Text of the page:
The collection of audio that is the focus of this proposal is comprised entirely of DATs recorded in 1999 by staff at New Hampshire Public Radio. Though the assets are now stored in a stable and climate controlled location, in the intervening years they have been stored in sundry locations less hospitable. There is no visible damage to any of the media, and in our experience transferring other (older) DATs from our archive there have been no problems with playback. The collection comprises 120 DATs, totaling 238 hours of audio, representing one calendar year of The Exchange broadcasts. We were fortunate enough to host a team from the American Archive Content Inventory Project in 2012, who provided us with an inventory of, among others, these assets. As a result the inventory has been incorporated into the database for the American Archive of Public Broadcasting. We are also making efforts to normalize our data to meet the standards of the New Hampshire History Network, which is a common reference for historians and scholars in the state. We are in the very early stages of making available the data and content of our audio collection, but we have plans to hire additional staff to redouble our efforts in digitizing legacy media, capturing meta-data, creating finding aids and producing content (a podcast and accompanying blog) to bring to light the interesting stories contained among these assets.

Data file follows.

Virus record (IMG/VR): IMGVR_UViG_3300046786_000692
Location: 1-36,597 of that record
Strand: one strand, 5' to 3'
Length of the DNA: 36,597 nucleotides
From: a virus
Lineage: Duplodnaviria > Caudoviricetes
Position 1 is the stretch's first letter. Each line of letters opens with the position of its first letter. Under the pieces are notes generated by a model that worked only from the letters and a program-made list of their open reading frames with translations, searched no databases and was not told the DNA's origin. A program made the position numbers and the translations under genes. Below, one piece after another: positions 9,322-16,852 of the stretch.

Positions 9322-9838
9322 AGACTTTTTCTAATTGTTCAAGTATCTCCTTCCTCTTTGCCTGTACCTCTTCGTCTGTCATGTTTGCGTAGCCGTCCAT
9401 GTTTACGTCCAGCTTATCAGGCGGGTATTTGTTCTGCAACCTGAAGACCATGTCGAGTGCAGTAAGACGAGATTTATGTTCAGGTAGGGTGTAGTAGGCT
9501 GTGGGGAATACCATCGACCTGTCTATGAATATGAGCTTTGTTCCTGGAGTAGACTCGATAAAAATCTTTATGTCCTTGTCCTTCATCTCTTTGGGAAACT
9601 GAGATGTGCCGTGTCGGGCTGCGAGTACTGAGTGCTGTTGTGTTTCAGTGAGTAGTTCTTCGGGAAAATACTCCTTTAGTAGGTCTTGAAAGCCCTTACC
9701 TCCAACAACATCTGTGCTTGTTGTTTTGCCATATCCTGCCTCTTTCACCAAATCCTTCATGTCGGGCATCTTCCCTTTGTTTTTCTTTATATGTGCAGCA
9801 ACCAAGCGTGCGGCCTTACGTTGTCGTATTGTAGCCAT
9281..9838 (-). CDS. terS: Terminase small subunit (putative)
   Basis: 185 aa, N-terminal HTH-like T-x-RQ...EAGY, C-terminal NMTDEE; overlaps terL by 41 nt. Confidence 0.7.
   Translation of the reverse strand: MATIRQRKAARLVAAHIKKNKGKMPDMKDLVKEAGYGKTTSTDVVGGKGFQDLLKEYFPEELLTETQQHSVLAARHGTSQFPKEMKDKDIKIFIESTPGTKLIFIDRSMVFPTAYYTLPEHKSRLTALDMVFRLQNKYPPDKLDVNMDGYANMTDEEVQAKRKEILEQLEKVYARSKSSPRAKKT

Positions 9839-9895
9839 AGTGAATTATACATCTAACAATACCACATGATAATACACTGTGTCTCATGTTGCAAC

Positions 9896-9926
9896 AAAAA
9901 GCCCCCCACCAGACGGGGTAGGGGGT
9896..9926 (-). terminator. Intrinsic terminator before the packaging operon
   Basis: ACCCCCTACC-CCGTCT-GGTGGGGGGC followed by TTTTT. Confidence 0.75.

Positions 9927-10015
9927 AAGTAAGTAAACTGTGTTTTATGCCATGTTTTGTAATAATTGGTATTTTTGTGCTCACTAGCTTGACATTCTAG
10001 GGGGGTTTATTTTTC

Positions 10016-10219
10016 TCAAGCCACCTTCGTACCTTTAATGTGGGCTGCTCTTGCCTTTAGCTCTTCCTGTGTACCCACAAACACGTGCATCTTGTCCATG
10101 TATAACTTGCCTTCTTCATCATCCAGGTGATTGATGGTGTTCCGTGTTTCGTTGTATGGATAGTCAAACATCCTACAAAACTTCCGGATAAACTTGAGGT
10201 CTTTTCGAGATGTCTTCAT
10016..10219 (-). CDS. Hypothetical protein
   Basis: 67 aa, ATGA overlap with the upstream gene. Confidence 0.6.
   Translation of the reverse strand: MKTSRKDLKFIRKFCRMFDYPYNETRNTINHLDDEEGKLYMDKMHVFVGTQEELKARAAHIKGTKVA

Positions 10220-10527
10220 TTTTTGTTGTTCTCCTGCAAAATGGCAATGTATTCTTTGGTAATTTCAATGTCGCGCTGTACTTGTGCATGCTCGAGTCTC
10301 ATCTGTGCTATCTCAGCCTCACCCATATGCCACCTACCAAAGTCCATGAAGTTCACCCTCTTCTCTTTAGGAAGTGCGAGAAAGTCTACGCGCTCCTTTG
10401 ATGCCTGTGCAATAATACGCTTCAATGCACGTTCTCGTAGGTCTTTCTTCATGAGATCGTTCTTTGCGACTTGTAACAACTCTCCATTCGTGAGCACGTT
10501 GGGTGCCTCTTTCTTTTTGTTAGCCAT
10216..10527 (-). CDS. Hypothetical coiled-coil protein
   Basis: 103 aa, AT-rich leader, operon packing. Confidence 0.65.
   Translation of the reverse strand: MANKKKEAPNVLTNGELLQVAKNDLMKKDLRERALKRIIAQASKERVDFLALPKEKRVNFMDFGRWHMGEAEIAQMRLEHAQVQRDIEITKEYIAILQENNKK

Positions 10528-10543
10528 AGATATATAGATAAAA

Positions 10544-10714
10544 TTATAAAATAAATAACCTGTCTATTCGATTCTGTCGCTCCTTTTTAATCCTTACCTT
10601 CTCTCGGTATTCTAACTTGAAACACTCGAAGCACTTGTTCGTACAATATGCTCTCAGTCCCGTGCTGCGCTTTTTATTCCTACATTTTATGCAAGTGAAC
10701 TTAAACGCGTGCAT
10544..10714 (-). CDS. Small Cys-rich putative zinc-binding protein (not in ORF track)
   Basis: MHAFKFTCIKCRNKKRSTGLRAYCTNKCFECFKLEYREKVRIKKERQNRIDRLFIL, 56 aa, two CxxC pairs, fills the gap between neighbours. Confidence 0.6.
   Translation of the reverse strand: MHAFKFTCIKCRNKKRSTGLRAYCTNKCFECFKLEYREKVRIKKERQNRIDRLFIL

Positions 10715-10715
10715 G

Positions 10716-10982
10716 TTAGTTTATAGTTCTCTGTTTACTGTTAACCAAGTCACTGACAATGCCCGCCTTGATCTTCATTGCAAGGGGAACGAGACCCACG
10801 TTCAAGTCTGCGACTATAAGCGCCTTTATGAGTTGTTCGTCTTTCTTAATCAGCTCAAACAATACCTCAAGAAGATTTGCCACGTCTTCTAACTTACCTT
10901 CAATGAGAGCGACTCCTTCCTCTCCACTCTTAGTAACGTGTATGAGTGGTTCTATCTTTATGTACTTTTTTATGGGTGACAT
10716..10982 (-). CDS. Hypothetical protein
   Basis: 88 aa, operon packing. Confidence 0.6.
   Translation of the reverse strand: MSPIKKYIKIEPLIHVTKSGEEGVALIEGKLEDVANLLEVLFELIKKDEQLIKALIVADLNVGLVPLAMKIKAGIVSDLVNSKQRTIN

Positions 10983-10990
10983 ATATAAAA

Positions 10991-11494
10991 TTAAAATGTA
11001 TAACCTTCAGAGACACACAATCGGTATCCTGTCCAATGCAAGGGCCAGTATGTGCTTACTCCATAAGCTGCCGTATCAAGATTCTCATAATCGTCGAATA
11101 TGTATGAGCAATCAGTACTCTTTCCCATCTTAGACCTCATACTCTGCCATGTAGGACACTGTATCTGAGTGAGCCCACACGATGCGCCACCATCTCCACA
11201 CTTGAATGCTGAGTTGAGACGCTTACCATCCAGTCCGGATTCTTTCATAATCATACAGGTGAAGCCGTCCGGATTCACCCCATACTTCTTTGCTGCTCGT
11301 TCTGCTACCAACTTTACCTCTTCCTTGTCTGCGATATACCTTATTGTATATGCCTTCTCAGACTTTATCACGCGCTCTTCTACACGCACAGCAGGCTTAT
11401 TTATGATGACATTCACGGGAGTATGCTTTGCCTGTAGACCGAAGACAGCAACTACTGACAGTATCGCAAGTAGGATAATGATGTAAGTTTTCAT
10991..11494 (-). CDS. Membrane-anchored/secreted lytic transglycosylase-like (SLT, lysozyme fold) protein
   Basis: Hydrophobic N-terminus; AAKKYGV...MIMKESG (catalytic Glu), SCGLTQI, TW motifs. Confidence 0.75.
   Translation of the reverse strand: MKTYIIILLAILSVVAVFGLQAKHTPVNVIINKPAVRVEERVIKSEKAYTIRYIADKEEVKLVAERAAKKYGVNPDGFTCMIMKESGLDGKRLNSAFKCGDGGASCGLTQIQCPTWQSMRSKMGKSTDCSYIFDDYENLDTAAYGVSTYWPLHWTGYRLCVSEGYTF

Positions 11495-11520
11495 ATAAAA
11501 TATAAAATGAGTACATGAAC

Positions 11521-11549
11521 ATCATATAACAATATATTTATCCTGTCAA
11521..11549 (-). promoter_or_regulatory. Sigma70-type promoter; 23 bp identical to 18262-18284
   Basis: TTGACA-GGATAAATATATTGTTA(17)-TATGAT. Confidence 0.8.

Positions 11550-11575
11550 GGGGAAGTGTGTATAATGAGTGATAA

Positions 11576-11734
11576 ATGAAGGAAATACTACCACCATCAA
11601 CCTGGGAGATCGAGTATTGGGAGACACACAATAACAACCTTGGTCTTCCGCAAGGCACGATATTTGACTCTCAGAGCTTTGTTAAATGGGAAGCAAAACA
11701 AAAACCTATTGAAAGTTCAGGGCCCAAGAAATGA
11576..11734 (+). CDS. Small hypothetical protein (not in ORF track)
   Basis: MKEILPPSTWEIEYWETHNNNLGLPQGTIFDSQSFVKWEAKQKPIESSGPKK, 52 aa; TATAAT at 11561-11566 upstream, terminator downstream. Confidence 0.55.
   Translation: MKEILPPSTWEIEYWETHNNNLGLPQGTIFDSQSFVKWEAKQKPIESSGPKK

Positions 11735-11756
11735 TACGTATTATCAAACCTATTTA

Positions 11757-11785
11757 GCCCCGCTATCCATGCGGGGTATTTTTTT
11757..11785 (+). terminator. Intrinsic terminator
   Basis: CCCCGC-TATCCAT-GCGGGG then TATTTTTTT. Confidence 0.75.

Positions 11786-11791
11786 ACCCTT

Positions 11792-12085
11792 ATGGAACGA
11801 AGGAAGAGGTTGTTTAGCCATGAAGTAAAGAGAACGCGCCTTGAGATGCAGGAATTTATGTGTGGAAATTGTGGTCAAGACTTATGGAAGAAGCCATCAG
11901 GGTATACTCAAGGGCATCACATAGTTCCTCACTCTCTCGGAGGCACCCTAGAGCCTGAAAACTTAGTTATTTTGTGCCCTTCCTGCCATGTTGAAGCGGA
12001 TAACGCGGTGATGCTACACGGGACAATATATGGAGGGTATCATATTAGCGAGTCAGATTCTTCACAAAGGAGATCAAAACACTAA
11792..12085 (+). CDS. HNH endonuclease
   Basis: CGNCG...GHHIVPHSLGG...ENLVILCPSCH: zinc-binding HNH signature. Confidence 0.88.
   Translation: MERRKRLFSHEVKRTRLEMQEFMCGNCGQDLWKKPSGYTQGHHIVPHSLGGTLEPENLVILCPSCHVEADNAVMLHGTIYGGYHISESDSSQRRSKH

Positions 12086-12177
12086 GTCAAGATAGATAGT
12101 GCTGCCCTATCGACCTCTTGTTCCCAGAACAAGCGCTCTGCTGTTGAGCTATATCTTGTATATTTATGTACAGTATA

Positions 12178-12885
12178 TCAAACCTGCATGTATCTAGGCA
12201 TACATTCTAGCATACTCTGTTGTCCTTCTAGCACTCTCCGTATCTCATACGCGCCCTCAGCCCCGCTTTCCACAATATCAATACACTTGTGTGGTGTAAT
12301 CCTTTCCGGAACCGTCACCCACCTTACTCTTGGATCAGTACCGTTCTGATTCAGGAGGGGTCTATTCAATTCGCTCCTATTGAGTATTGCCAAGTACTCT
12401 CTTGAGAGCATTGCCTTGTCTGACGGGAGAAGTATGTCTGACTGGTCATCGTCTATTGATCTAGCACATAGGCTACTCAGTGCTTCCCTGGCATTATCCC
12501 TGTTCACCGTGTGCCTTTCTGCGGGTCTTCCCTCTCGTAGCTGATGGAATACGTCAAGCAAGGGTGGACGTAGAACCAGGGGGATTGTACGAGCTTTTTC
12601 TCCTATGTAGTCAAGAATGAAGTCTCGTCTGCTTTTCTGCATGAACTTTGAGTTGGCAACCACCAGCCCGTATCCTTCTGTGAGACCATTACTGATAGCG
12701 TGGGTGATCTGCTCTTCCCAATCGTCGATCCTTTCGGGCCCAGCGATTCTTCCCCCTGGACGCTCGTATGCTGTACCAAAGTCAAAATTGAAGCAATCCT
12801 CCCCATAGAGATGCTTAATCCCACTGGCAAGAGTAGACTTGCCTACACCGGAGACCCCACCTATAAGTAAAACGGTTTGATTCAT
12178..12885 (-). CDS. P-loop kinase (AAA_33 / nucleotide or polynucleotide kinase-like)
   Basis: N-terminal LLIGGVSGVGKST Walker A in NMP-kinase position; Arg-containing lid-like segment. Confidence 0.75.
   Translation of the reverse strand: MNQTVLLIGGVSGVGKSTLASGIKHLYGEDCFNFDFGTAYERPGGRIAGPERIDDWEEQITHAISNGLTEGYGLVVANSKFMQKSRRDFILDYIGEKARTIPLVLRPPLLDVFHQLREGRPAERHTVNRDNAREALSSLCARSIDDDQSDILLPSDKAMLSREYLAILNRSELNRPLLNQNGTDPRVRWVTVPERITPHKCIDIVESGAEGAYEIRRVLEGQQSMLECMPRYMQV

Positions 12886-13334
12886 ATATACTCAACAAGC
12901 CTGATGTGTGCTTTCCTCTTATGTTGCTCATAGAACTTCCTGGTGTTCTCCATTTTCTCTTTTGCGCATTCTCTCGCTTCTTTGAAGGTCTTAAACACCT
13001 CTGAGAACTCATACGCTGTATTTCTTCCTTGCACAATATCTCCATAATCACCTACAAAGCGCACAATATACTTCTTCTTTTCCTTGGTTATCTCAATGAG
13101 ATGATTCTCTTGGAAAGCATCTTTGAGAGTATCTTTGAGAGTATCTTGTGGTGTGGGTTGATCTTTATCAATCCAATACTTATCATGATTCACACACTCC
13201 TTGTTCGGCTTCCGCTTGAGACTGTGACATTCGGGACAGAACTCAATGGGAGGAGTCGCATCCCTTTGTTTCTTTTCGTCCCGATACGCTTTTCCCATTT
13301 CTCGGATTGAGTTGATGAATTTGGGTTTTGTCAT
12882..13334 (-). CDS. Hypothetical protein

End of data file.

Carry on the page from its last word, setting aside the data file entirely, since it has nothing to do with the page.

Since 1995, The Exchange has been New Hampshire’s only state-wide radio call-in program. The public affairs program has been a place where policies and issues important to the state are discussed by knowledgeable guests; it is also a virtual “town common” where citizens ask questions of their elected officials and experts, and participate in the larger conversation. Recordings of the first 10 years (some 2,000 hours) of the program exist only on Digital Audio Tapes, and our goal is to continue the process of transferring those assets to uncompressed digital files. We have begun this process, as part of our larger commitment to ensure that all 21 years of this program are fully accessible to the public and for scholarly research.
New Hampshire Public Radio, Inc.